Kicked around: Inside football's loneliest position.

By Michael Leahy
Sunday, December 12, 2010; W12

Christmas Eve, 2005. A man's job was on the line.

Dallas Cowboys place kicker Billy Cundiff trotted onto the field for a field goal attempt, late in the final quarter. It was a short kick to tie the game. A miss on a very long field goal attempt could be forgiven by coaches, but if you missed a short, routine kick, especially one that cost your team a win, you looked inept, Cundiff knew. The coaches might cut you from the team that very day to protect the franchise from any more of your blunders.

And now here came a blunder. As he kicked the ball, Cundiff realized that he had jerked his head up to steal a glance at a fierce rush. Bad things usually happen when a kicker does that. "I didn't have a good feeling the moment I hit it," he remembers.

With less than two minutes to go in a road game against the Carolina Panthers, the Cowboys were battling to stay in contention for a playoff spot. Cundiff, who had struggled since returning from a quadriceps injury, already had missed a field goal attempt that day. Now, the Panthers bore down on him to block his kick.

"It was like an out-of-body experience," recalls Cundiff, who to this day can still see the bodies flying. He hurried the 33-yard kick, pushing the ball to the right of the goalposts. An official signaled it was no good. But luck intervened: A diving Panther ran into Cundiff an instant afterthe kick, resulting in a penalty that gave a first down to the Cowboys, who capitalized on the break to score the winning touchdown.

The Cowboys had averted a crushing blow, but Cundiff's career in Dallas was finished. In the locker room afterward, Cowboys head coach Bill Parcells looked at him, and Cundiff knew what the glance meant. "Parcells gave up on me in that moment," Cundiff says. "I could tell by the way he was talking to people in the locker room and looking at me."

When a team loses confidence in a kicker, no one else in the American work force receives a pink slip more quickly. In the NFL, they even fire on Christmas Day. The morning after the holiday, the news became public: The Cowboys had released Cundiff. He was 25. "I mean I had kind of prepared myself for it," he remembers. "But still when it comes, it hits awfully hard."

Cundiff, now the place kicker for the Baltimore Ravens, knows all about the NFL roller coaster. For the Cowboys, he had been so hot at one stretch that he tied what was then the NFL record for field goals in a single game. During a Monday night encounter against the New York Giants, he booted seven field goals, including a tying 52-yarder in the final seconds of regulation and the game-winner in overtime. Afterward, the NFL placed his kicking shoe in the Pro Football Hall of Fame in Canton, Ohio. The Cowboys' gruff Parcells, famously known for his scant praise of players, told him that if he kept it up, he would be kicking for 20 years.

And then, in 2007 and 2008, Cundiff found himself out of football altogether. His view of a kicker's life nowadays leans toward language that sounds lifted from "The Godfather." "This is the profession we chose," he says in front of his Ravens locker, adding, "It can be hard on families. I think it's been most difficult for my wife. I'm so thankful for her. She has had to take care of our two children and do everything else while encouraging and worrying about me. It's a lot for anybody."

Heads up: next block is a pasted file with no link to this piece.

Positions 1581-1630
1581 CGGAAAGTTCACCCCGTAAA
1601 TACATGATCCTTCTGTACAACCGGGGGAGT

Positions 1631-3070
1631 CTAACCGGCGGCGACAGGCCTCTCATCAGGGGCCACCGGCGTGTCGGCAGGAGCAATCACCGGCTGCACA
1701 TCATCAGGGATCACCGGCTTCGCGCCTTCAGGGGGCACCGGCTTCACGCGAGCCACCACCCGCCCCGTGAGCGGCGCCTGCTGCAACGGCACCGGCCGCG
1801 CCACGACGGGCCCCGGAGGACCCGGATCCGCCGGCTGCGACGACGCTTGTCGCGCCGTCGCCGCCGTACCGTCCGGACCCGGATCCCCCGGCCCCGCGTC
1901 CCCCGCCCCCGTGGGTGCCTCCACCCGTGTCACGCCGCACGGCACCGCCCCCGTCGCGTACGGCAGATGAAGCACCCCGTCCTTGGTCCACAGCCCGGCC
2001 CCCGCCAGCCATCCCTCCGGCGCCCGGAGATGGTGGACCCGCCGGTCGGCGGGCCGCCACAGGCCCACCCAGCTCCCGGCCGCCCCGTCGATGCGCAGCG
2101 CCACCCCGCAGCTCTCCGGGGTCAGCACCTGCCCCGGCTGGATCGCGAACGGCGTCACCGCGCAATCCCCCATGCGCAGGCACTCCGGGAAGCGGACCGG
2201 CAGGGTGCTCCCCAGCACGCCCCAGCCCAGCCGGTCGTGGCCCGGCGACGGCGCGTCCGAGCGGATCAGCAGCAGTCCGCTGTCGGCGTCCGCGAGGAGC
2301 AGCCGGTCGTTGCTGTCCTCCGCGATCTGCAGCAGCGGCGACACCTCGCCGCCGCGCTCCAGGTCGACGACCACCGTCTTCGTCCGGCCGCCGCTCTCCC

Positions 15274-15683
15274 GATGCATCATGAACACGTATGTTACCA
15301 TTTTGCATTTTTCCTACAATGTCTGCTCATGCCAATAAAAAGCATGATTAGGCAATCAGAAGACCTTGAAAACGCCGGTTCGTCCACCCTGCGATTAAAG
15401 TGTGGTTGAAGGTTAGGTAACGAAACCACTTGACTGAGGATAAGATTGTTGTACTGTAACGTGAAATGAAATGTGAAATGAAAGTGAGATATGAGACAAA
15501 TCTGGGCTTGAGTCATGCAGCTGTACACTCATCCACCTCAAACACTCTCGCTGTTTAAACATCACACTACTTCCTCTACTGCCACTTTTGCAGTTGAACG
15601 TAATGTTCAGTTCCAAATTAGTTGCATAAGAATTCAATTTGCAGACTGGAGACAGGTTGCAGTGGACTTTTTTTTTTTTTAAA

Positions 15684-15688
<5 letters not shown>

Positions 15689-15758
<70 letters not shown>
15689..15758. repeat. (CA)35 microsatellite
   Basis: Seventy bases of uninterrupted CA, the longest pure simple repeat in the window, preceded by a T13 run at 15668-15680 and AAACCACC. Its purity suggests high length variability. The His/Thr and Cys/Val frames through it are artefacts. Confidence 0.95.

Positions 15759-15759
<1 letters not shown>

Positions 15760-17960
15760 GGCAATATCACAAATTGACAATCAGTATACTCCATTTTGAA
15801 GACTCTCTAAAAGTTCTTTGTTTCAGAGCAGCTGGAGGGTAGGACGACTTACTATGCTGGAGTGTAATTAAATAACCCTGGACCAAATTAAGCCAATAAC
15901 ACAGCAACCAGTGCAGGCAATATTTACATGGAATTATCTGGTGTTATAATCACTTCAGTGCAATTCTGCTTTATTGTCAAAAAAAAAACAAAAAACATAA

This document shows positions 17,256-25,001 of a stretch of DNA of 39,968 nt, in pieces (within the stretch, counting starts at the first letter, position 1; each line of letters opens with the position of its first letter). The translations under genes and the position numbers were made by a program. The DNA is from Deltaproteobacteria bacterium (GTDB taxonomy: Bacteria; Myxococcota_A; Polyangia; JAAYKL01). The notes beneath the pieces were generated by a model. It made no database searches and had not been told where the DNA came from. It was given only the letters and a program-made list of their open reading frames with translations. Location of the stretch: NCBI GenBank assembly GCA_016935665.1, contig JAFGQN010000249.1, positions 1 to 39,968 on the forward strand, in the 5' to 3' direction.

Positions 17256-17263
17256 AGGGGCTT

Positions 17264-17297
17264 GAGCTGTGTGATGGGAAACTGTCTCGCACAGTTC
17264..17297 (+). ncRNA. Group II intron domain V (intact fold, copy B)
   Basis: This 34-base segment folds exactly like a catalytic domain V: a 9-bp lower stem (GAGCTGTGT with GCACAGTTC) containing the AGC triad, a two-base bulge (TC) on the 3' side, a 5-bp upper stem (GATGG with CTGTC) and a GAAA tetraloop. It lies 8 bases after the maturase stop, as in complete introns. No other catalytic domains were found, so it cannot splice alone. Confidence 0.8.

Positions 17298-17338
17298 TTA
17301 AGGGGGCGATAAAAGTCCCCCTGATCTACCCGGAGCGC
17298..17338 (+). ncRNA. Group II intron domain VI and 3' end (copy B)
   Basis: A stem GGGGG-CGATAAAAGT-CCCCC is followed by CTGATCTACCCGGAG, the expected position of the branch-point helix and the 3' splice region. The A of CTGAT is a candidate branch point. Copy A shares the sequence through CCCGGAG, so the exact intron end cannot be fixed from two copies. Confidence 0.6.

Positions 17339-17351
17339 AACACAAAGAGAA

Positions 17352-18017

Nicole Cundiff arrives early with the couple's two children at Baltimore's M&T Bank Stadium to watch her husband play against the Denver Broncos. Once a full-time attorney, she is analytical and makes a habit of scrutinizing her husband's doings on Sundays. It was not always like this, Nicole concedes. During Billy's four seasons with Dallas, she viewed a game principally as an opportunity to mingle with the wives and girlfriends of other Cowboys players. "I'm much more involved in just watching the games now," she says. "Now it's tricky, more serious. I recognize our livelihood is at stake."

At 11:30, a full 90 minutes before the game, she is in her seat, her sleeping six-month-old, Luke, pressed to her chest. She watches her husband begin his warmup. Nicole is not only studying his form but also looking for any sign of physical problems. She knows something the public and press don't: Billy's right knee has been bothering him.

The 30-year-old Cundiff speculates that it's because this is the first time in six seasons he has had a kicking job at the start of the season, and his leg is unaccustomed to the rigors of so many field goal attempts and kickoffs so early on.

But he kicks well in the game. He booms several kickoffs so deep into the end zone that they're unreturnable.

In the first half, he has a short field goal attempt, a 37-yarder. And while a rapt Nicole finds that her heart pounds harder on long attempts, these chip shots have a way of rattling her nerves, too. "The ramifications of missing a short one are much worse," she says.


Most of the other 31 active kickers in the league are grappling with their own tensions at that moment. Around Nicole Cundiff, the floating voices of radio announcers can be heard, reporting on other games that day where some kickers are coping with pressure-filled kicks more successfully than others. Thirty miles away, the Washington Redskins' Graham Gano gets ready to attempt a game-tying 51-yard field goal against the Green Bay Packers, with about 6 minutes remaining in the game. Nowadays, there is not a kicker in the league who hasn't made a 50-yarder, and expectations have correspondingly grown.